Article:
Supreme Court won’t take up challenge to Florida’s sports betting compact with Seminole Tribe

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In a major win for the Seminole Tribe, the U.S. Supreme Court on Monday refused to upend a 30-year, multibillion-dollar deal giving the tribe control of sports betting throughout Florida.

The Supreme Court declined to take up a challenge filed by two pari-mutuel companies. The order, as is typical, did not explain the justices’ reasons, but it said Justice Brett Kavanaugh supported taking up the case. Justice Ketanji Brown Jackson recused herself.

The decision keeps in the Seminoles’ hands control of online sports betting, which was included in a 2021 deal signed by Gov. Ron DeSantis and Seminole Tribe of Florida Chairman Marcellus Osceola Jr. and approved by the Legislature.

A spokesman for the Seminoles said the tribe “applauds” the Supreme Court decision. The gambling deal, known as a compact, could reap Florida at least $2.5 billion over the first five years — and billions of dollars in the future.

“It means members of the Seminole Tribe and all Floridians can count on a bright future made possible by the compact,” spokesman Gary Bitner said in an email.

The Supreme Court decision could cement the tribe’s control of sports betting indefinitely, according to experts.

“For the foreseeable future, the status quo will remain in place, for at least several years, if not 30,” Daniel Wallach, an attorney who specializes in online gambling, told The News Service of Florida.

The case was focused on a “hub-and-spoke” system in the deal allowing the Seminoles to accept bets anywhere in the state, with the wagers run through servers on tribal land. The deal said bets “using a mobile app or other electronic device shall be deemed to be exclusively conducted by the tribe.”

U.S. Department of the Interior Secretary Deb Haaland, whose agency oversees tribal gambling, allowed the deal to go into effect.

Lawyers for the pari-mutuel companies West Flagler Associates and Bonita-Fort Myers Corp. filed a federal lawsuit challenging her decision, arguing that the compact violates a federal law known as the Indian Gaming Regulatory Act, or IGRA, because it authorizes gambling off tribal lands.

A federal district judge agreed with the pari-mutuel companies in 2021, but a three-judge panel of the U.S. Circuit Court of Appeals for the District of Columbia in June reversed her ruling. The companies in February filed a petition seeking review at the Supreme Court after the full appellate court refused to reconsider the panel’s decision.

West Flagler holds three jai alai licenses and Bonita-Fort Myers Corp. does business as Bonita Springs Poker Room in Southwest Florida. The companies alleged the Seminoles’ sports-betting operations will hurt their revenue. Representatives of the companies did not comment when asked Monday.

Under the three-decade compact, the Seminoles agreed to pay Florida about $20 billion, including $2.5 billion over the first five years.

The deal also authorized the Seminoles to offer craps and roulette at their casinos and to add three casinos on tribal property in Broward County. It also allowed pari-mutuels to contract with the Seminoles and share revenue from sports betting.

The tribe in November rolled out a sports-betting app and in December launched craps and roulette at its casinos.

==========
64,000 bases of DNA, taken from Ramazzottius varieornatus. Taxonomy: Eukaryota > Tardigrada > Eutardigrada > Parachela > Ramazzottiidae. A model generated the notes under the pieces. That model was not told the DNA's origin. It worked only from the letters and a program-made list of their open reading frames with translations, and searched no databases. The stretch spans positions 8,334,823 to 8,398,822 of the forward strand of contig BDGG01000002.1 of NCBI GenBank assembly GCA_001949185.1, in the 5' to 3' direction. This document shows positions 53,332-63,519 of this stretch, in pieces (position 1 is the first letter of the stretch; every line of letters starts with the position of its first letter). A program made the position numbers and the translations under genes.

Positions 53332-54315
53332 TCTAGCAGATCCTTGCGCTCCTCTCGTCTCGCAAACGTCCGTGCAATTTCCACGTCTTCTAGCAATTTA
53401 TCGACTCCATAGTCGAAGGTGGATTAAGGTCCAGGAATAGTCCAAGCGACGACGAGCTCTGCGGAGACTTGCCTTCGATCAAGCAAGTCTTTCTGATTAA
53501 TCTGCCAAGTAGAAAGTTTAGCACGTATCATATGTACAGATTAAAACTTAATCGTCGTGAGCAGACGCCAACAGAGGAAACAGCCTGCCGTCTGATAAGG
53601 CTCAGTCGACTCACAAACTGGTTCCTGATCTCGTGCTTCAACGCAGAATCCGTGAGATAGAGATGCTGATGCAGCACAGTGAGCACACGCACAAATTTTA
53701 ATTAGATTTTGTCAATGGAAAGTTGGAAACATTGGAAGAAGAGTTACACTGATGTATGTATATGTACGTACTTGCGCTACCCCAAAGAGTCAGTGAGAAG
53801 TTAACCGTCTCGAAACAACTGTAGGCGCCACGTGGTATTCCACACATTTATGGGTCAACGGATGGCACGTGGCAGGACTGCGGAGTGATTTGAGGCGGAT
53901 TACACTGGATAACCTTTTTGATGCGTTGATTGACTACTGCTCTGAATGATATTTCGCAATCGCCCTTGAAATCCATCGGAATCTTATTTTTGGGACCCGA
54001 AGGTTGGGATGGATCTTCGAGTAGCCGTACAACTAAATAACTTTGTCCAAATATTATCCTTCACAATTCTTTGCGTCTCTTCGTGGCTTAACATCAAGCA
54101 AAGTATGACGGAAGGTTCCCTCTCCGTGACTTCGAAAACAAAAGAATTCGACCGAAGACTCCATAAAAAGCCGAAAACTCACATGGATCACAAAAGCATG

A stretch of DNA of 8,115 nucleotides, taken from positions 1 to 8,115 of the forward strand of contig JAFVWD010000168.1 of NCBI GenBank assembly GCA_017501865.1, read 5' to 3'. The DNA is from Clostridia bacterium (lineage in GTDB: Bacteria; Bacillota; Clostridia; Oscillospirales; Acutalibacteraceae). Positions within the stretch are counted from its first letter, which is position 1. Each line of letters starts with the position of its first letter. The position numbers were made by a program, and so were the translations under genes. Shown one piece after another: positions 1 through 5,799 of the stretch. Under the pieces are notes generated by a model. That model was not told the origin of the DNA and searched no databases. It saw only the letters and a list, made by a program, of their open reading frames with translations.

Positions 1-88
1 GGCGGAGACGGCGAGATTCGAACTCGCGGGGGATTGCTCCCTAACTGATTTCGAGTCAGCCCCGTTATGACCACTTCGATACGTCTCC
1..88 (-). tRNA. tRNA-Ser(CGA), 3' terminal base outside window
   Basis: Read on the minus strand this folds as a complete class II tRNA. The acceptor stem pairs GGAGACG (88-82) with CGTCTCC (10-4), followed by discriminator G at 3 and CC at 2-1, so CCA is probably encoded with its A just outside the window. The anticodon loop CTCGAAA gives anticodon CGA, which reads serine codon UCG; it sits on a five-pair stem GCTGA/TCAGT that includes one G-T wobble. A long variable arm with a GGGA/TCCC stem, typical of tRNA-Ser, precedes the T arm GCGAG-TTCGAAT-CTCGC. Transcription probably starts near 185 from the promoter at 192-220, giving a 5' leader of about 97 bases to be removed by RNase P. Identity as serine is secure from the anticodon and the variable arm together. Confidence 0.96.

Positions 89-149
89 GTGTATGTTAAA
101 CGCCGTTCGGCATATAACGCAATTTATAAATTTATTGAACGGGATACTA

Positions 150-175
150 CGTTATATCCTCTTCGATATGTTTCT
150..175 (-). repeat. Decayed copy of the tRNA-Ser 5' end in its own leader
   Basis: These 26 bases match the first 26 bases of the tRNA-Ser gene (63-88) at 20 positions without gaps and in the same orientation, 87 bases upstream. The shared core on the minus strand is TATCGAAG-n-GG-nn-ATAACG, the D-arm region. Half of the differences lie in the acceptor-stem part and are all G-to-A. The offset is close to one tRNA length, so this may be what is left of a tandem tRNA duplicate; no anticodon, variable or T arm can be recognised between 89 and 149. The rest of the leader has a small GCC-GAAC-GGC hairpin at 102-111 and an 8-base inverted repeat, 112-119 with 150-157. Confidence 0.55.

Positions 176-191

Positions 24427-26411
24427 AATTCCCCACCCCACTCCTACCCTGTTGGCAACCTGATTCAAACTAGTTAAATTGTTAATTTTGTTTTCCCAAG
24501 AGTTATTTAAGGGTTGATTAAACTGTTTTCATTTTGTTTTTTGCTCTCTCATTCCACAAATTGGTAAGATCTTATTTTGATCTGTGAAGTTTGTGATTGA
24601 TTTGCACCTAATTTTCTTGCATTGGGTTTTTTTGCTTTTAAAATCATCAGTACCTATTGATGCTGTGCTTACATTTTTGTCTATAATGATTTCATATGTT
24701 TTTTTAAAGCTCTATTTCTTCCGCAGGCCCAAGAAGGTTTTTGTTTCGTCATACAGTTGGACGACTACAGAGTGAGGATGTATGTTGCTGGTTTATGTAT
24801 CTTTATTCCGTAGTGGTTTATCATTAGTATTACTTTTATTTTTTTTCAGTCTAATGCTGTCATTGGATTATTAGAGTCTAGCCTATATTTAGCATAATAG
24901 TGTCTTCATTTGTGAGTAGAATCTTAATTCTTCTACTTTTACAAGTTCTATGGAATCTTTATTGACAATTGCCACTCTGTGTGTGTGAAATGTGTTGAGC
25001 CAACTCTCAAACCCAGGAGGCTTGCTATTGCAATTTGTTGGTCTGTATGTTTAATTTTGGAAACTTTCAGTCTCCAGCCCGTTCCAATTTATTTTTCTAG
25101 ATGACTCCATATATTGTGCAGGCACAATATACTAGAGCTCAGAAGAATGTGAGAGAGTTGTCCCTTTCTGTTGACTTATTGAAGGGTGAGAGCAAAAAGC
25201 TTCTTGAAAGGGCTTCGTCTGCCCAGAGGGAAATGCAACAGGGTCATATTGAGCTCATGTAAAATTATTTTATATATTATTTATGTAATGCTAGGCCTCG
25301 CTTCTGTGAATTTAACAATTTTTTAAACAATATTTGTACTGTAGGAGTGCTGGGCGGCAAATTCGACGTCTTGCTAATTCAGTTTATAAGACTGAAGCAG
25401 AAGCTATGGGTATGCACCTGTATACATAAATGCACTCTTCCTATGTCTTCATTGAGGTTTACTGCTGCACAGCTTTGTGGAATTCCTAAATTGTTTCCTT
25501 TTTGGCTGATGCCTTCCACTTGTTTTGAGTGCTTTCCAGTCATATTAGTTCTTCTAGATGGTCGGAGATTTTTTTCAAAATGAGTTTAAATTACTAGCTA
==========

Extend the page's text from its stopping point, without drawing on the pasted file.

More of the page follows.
The Seminoles began making payments to the state in January and have paid more than $357 million under the revenue-sharing agreement, including a payment made Monday, according to Bitner.

As the federal lawsuit wound its way through the courts, the companies and an owner, Isadore Havenick, asked the Florida Supreme Court to rule on whether the sports-betting arrangement violated part of the state Constitution requiring voter approval of gambling expansions.

In March, justices unanimously ruled that the companies could not make their case directly to the Florida Supreme Court.

The decision did not address the merits of the lawsuit, but it turned down the companies’ petition for what is known as a “writ of quo warranto,” which means “by what authority” in Latin.

In the 11-page opinion, Justice Meredith Sasso cited a 1920 ruling that said quo warranto has been used to “test the right of a person to hold an office of franchise or exercise some right or privilege the peculiar powers of which are derived from the state.”

“But quo warranto is not and has never been, the proper vehicle to obtain a declaration as to the substantive constitutionality of an enacted law. For that reason, we deny the petition because the relief that petitioners seek is beyond what the writ of quo warranto provides,” Sasso wrote.

If they decide to continue fighting the sports-betting deal, the pari-mutuels could file a state challenge in circuit court. Also, they still could have other federal legal avenues, Wallach said.

The companies could challenge the compact on federal equal-protection grounds, according to Wallach. The companies also could challenge a rule adopted by the U.S. Department of the Interior earlier this year that allows states to enter compacts similar to Florida’s with Indian tribes.

Meanwhile, Wallach predicted the U.S. Supreme Court’s order Monday “will have repercussions that go beyond online sports” and could pave the way for a massive expansion of online betting.

“It will accelerate Florida’s path to online casino gaming, using the same compact language and potentially as early as next year or 2026,” Wallach said. “Within Florida, this seemingly removes a sizable barrier to i-gaming under Seminole Tribe control.”

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